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2010-05-07 09:35:00

A pair of University of Houston researchers contributed to the assembly of the first comprehensive DNA sequence of an amphibian genome, which will shed light on the study of embryonic development, with implications for preventing birth defects and more effectively treating many human diseases. Amy Sater and Dan Wells, both professors in UH's department of biology and biochemistry, collaborated with a number of other scientists in what Sater calls "a massive and international effort," landing...

2010-04-29 14:32:00

Rochester's 'Jumping Frog Lab' part of worldwide team decoding Xenopus tropicalis ROCHESTER, N.Y., April 29 /PRNewswire-USNewswire/ -- An African clawed frog has joined the spotted green puffer fish, the honeybee, and the human among the ranks of more than 175 organisms that have had their genetic information nearly completely sequenced. While the research could help scientists better understand the factors causing the vast die-off of amphibians around the globe, scientists are also...


Latest Xenopus Reference Libraries

Western Clawed Frog, Xenopus, tropicalis
2014-08-21 10:26:56

The western clawed frog is also known as the tropical clawed frog and is found widespread in the regions of Nigeria, Liberia, Gambia, Guinea, Cameroon, the Ivory coast, and surrounding areas. The habitat for the western clawed frog is moist areas in tropical and subtropical rivers, lakes, marshes, swamps, agricultural ponds, and canals. The body color of the western clawed frog is light to dark brown and covered with grey and black spots. The eyes protrude up from the head. Tubercles...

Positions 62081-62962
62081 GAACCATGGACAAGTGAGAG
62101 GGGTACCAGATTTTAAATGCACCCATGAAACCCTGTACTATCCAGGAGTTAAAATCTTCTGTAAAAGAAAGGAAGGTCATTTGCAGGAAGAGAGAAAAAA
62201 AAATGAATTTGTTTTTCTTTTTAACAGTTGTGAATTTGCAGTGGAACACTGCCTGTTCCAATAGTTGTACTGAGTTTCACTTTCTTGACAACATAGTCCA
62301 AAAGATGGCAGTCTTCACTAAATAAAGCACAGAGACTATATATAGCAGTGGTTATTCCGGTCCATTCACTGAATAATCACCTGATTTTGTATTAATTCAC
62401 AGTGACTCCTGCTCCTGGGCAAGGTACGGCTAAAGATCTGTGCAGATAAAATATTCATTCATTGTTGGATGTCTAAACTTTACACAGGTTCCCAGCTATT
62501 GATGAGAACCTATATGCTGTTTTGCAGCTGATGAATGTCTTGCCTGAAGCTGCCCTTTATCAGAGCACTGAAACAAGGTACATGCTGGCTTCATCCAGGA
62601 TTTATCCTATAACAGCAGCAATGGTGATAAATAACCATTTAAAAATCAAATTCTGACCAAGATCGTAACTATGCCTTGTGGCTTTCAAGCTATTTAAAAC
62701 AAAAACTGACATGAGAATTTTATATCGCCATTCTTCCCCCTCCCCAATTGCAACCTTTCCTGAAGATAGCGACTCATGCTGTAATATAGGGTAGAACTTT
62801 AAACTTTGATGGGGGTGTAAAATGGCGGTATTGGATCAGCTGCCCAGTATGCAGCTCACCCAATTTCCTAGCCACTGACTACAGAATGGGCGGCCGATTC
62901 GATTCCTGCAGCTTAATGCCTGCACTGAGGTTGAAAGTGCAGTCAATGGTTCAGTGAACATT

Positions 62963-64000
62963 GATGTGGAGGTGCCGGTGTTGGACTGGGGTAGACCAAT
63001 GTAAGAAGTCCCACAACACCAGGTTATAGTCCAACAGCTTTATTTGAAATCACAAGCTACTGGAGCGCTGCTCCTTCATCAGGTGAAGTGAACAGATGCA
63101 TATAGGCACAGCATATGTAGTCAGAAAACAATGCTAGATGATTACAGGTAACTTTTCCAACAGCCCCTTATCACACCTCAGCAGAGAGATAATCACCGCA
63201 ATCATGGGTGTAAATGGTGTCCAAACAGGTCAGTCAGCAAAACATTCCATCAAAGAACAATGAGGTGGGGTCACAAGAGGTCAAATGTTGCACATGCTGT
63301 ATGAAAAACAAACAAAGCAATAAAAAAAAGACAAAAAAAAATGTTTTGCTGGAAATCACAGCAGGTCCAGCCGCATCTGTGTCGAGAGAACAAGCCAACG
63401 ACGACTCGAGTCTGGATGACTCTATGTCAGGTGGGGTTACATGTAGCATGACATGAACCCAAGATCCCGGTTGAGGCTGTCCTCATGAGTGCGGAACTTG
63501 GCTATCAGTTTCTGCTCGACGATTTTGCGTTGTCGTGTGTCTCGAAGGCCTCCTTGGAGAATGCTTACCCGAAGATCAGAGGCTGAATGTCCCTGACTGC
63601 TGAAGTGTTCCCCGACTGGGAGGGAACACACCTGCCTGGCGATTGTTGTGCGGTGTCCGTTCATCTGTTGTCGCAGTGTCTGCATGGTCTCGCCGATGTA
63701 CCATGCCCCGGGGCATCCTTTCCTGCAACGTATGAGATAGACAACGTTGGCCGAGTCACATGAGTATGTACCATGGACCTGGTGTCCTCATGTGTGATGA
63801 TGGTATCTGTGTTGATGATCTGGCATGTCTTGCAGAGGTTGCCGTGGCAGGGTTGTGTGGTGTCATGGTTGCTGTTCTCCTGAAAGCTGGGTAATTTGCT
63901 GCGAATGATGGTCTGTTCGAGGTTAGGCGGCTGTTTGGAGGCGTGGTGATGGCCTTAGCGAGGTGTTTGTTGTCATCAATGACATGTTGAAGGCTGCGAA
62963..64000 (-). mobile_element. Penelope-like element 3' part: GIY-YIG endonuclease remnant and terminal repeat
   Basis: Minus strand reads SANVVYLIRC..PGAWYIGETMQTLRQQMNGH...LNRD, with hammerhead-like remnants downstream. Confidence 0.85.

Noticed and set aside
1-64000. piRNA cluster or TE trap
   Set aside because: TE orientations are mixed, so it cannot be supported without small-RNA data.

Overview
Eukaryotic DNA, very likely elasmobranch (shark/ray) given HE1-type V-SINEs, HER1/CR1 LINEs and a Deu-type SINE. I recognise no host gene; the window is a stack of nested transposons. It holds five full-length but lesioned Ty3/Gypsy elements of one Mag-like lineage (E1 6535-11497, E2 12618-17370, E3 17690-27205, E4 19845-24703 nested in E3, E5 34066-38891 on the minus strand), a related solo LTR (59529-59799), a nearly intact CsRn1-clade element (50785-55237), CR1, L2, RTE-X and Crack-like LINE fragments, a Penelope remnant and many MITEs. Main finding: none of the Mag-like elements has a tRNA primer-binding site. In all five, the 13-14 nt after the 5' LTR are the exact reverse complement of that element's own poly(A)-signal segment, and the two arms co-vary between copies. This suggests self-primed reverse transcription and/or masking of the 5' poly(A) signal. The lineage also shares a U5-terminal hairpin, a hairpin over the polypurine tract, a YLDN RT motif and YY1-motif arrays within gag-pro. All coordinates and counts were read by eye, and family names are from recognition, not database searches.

Lake Oku Clawed Frog, Xenopus longipes
2014-08-21 10:22:21

The Lake Oku clawed frog is native to and found exclusively in Lake Oku of Cameroon and is fully aquatic. The lake and surrounding forest are now a nature reserve along with several zoos set up with conservation measures to repopulate the species. This species is listed as critical on the IUCN list. The male of the species can reach 1.5 inches while the female is slightly larger at 1.75 inches. All four feet are webbed and the toes and fingers are clawed, giving this species its name. The...

Fraser’s Clawed Frog, Xenopus fraseri
2014-08-21 10:15:53

The Fraser’s clawed frog also known as Fraser’s platanna is wide spread with an abundant population throughout Angola, Cameroon, Central African Republic, Republic of the Congo, Democratic Republic of the Congo, Equatorial Guinea, Gabon and Rwanda. The habitat of this species of frog is tropical and subtropical lowlands where there are forests, rivers, freshwater lakes, marshes, ponds and streams. The Fraser’s clawed frog is a water dependent species using it for living and...

African Clawed Frog, Xenopus laevis
2014-08-18 16:16:15

The African clawed frog is found in its natural habitat throughout Africa. However, it has been introduced in North America, South America and Europe. This species is fully aquatic and is found abundantly in ponds, lakes, and rivers. The body color of the African clawed frog is a greenish grey and the skin is smooth and slippery with blotches of grey or brown on the back. The belly is a cream colored with a yellow tint. The average length of this species is five inches. The body and head...

Crowned Bullfrog, Hoplobatrachus occipitalis
2013-07-19 13:24:37

The Crowned Bullfrog (Hoplobatrachus occipitalis) is a species of frog belonging to the Ranidae family. It's located in Algeria, Angola, Burkina Faso, Benin, Burundi, Cameroon, Central African Republic, Chad, Republic of the Congo, Democratic Republic of the Congo, Ivory Coast, Equatorial Guinea, Ethiopia, Gabon, Gambia, Guinea, Guinea-Bissau, Kenya, Libya, Liberia, Mali, Mauritania, Morocco, Nigeria, Niger, Rwanda, Senegal, Sierra Leone, Tanzania, Togo, Uganda, Sudan, Western Sahara, and...

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Word of the Day
omadhaun
  • A fool; a simpleton: a term of abuse common in Ireland and to a less extent in the Gaelic-speaking parts of Scotland.
This word is partly Irish in origin.